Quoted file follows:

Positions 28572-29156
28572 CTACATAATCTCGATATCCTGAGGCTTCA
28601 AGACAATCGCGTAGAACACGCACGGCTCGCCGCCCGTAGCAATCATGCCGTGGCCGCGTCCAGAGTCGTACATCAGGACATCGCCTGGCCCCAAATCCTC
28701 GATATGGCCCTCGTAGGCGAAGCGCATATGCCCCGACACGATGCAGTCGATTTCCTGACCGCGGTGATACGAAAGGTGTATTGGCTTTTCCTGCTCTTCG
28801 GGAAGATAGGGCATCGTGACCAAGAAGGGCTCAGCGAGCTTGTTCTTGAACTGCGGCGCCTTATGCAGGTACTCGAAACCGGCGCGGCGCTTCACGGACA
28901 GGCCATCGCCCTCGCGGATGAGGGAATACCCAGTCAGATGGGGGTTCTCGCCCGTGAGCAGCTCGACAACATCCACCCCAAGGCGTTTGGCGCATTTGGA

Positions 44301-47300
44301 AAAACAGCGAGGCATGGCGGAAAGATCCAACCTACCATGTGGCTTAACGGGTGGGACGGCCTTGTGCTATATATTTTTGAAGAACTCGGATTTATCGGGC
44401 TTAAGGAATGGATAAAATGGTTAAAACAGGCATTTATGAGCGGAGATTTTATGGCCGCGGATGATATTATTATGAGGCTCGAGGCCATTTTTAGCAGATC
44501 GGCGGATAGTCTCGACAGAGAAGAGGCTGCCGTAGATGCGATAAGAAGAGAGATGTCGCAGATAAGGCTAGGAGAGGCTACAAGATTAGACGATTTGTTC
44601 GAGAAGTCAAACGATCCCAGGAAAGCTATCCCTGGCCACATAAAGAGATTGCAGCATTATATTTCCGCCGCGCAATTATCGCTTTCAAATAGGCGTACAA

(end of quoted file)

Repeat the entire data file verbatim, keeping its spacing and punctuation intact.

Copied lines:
Positions 28572-29156
28572 CTACATAATCTCGATATCCTGAGGCTTCA
28601 AGACAATCGCGTAGAACACGCACGGCTCGCCGCCCGTAGCAATCATGCCGTGGCCGCGTCCAGAGTCGTACATCAGGACATCGCCTGGCCCCAAATCCTC
28701 GATATGGCCCTCGTAGGCGAAGCGCATATGCCCCGACACGATGCAGTCGATTTCCTGACCGCGGTGATACGAAAGGTGTATTGGCTTTTCCTGCTCTTCG
28801 GGAAGATAGGGCATCGTGACCAAGAAGGGCTCAGCGAGCTTGTTCTTGAACTGCGGCGCCTTATGCAGGTACTCGAAACCGGCGCGGCGCTTCACGGACA
28901 GGCCATCGCCCTCGCGGATGAGGGAATACCCAGTCAGATGGGGGTTCTCGCCCGTGAGCAGCTCGACAACATCCACCCCAAGGCGTTTGGCGCATTTGGA

Positions 44301-47300
44301 AAAACAGCGAGGCATGGCGGAAAGATCCAACCTACCATGTGGCTTAACGGGTGGGACGGCCTTGTGCTATATATTTTTGAAGAACTCGGATTTATCGGGC
44401 TTAAGGAATGGATAAAATGGTTAAAACAGGCATTTATGAGCGGAGATTTTATGGCCGCGGATGATATTATTATGAGGCTCGAGGCCATTTTTAGCAGATC
44501 GGCGGATAGTCTCGACAGAGAAGAGGCTGCCGTAGATGCGATAAGAAGAGAGATGTCGCAGATAAGGCTAGGAGAGGCTACAAGATTAGACGATTTGTTC
44601 GAGAAGTCAAACGATCCCAGGAAAGCTATCCCTGGCCACATAAAGAGATTGCAGCATTATATTTCCGCCGCGCAATTATCGCTTTCAAATAGGCGTACAA